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A 'Night' to Remember

[whitespace] 12th Night Shakespearean Fans: Natalie Venetia Belcon as Olivia and James Avery as Sir Toby Belch in '12th Night'



Flamenco flourishes add to air of romance in SJ Rep's '12th Night'

By Heather Zimmerman

UNUSUAL TWISTS and "updates" on Shakespeare's plays seem to have become as far-reaching and abundant as the Bard's body of work itself, so it can be a truly gratifying experience when a creative spin on a Shakespearean classic works as well as the San José Repertory Theatre's flamenco-infused 12th Night, which seems to have found the perfect way to prove that music is indeed, as the play's Duke Orsino proposes, "the food of love."

Director Michael Butler uses flamenco music and dance to frame the play with mischievousness, sensuality and an almost mystical quality in the already mysterious land that is the setting for 12th Night. Here, flamenco underscores the characters' loves and desires, rendering them more physical. The lovers are more demonstratively affectionate and most every character, not just Shakespeare's designated clowns, gets in on some entertaining physical comedy.

Gorgeous choreography by flamenco dancer Yaelisa (who also dances in the show with Omri Dahan) and tantalizing musical performances by Jose Manuel Blanco (who also appears as Feste) and Jason McGuire sometimes take center stage and sometimes are used to punctuate a scene. Whether as a focal point or a complement, the flamenco numbers are seamlessly integrated into this convoluted comic tale that grapples with gender roles, mistaken identity and just about every form of love and lust.

Viola (Kelly Curtis) is separated from her twin brother, Sebastian (Mark Bennington), during a shipwreck and finds herself stranded in a strange land. Viola assumes a masculine identity, Cesario, and goes to work for the Duke Orsino (George Castillo), who uses "him" as a messenger of his unrequited love for the Countess Olivia (Natalie Venetia Belcon), who, in turn, falls for the disguised Viola.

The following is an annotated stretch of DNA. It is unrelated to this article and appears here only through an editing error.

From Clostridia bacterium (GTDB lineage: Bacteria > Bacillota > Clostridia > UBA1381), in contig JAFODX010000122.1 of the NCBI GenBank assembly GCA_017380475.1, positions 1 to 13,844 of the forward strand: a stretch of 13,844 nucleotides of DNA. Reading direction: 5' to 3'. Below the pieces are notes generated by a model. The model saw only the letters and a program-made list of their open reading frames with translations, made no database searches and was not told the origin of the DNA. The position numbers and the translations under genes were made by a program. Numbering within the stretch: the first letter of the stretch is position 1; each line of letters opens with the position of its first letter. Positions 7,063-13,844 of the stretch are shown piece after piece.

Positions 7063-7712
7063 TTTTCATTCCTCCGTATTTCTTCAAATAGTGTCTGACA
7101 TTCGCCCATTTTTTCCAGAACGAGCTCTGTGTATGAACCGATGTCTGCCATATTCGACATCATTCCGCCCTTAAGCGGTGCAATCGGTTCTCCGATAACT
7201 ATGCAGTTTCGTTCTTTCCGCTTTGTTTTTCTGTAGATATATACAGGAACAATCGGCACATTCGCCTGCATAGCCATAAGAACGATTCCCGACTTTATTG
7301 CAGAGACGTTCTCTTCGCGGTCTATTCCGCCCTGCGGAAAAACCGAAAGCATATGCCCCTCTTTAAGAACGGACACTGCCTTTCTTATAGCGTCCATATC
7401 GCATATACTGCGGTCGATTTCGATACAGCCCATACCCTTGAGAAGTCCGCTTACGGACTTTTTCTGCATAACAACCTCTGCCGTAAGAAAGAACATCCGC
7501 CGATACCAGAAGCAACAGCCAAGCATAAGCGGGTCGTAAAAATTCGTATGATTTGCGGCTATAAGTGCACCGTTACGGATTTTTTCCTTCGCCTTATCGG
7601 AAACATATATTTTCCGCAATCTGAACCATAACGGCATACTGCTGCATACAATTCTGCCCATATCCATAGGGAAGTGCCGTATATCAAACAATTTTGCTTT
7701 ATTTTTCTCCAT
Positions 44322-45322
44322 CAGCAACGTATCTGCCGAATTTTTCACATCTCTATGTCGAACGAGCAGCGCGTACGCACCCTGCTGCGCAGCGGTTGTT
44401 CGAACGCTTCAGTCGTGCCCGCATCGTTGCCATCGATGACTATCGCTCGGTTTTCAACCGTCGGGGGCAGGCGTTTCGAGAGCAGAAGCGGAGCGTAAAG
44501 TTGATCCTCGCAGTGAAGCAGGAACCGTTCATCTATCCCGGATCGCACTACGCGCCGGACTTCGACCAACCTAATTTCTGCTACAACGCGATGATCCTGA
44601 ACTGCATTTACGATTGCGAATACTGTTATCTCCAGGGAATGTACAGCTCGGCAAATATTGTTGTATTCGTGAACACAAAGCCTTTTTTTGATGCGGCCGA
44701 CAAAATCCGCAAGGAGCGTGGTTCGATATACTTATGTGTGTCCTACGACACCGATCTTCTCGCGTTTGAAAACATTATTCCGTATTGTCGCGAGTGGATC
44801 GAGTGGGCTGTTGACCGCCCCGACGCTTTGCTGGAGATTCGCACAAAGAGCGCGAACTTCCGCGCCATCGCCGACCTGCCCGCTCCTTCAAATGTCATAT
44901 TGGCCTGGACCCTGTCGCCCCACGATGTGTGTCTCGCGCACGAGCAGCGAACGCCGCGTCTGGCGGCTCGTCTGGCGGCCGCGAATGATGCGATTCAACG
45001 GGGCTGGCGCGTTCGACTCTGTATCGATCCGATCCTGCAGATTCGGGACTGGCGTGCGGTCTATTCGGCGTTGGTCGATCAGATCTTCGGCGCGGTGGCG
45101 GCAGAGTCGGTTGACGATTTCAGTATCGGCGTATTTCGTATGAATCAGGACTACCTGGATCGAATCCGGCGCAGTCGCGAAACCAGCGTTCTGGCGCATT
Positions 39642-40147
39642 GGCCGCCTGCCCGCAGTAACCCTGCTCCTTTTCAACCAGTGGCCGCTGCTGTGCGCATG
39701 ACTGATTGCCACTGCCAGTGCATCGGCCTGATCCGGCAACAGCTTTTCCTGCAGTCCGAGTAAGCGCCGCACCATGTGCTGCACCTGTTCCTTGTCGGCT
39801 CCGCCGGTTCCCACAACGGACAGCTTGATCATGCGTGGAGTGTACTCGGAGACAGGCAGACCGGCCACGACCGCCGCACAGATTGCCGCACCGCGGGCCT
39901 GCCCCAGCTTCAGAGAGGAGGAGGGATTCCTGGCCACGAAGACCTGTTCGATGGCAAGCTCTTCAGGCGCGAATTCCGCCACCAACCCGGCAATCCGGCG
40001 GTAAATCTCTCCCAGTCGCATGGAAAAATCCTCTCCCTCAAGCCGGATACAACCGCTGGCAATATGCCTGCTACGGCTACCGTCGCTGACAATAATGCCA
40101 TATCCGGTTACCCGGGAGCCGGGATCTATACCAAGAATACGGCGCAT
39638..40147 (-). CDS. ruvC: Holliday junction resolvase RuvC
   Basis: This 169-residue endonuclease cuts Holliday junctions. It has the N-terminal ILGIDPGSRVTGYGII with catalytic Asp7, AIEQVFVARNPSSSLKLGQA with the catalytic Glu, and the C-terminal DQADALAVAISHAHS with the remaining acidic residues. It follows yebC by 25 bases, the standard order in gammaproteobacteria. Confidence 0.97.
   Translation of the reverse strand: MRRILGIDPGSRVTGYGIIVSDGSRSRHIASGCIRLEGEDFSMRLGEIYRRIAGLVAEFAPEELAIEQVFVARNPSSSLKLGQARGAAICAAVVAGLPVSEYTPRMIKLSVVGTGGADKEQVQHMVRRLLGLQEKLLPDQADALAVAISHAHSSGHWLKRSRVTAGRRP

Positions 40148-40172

The performances are generally very strong and seem to take a lighthearted, zesty cue from the flamenco theme. As Olivia, Belcon is every inch royal, imbuing her character with imperturbably dignified control. Whether she's keeping the love-struck Duke Orsino at bay or revealing her own insatiable desire for Cesario, Belcon's countess is no guileless ingenue; her intelligent, mature Olivia knows how to get what she wants.

In fact, it's Olivia's particularly amorous pursuit of Cesario that is one of the clearest reflections of the delightful physicality brought to 12th Night by flamenco. Butler makes sure that the play's lovesick characters don't merely speak of love, they act on it. His is an especially lusty interpretation, from the roguish Sir Toby's (James Avery) more predictable fondling of his mistress, Maria (Alma Martinez), to Olivia's acrobatic attempts to seduce Cesario.

Seemingly at odds with such open displays of passion is Olivia's stodgy, pious steward, Malvolio (Remi Sandri). But Sandri's interpretation gives this cold fish some true heart--although his Malvolio is puffed up to the gills in pomposity, Sandri ensures that the self-righteous puritan is also somehow sympathetic.

Like the puritan's sudden transformation from piety to passion, the elements that are so appealingly united in this production are startlingly disparate: an industrial, yet homey set; costumes that recall no exact time period; precision flamenco performances and bumbling clowning; Elizabethan English mingled fluidly with Spanish phrases--all of these come together with a pleasing harmony that's almost mysterious, in much the same way that the motley crew of characters in 12th Night find themselves inextricably--and sometimes inexplicably--linked by love.


12th Night plays Tuesday-Friday at 8pm, Saturday at 3 and 8pm, Sunday at 2 and 7pm, plus Wednesday (Dec. 23) at noon through Jan. 9 at the San José Repertory Theatre, 101 Paseo de San Antonio, San Jose. Tickets are $16-$32. (408/291-2255)

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From the December 17-23, 1998 issue of Metro.

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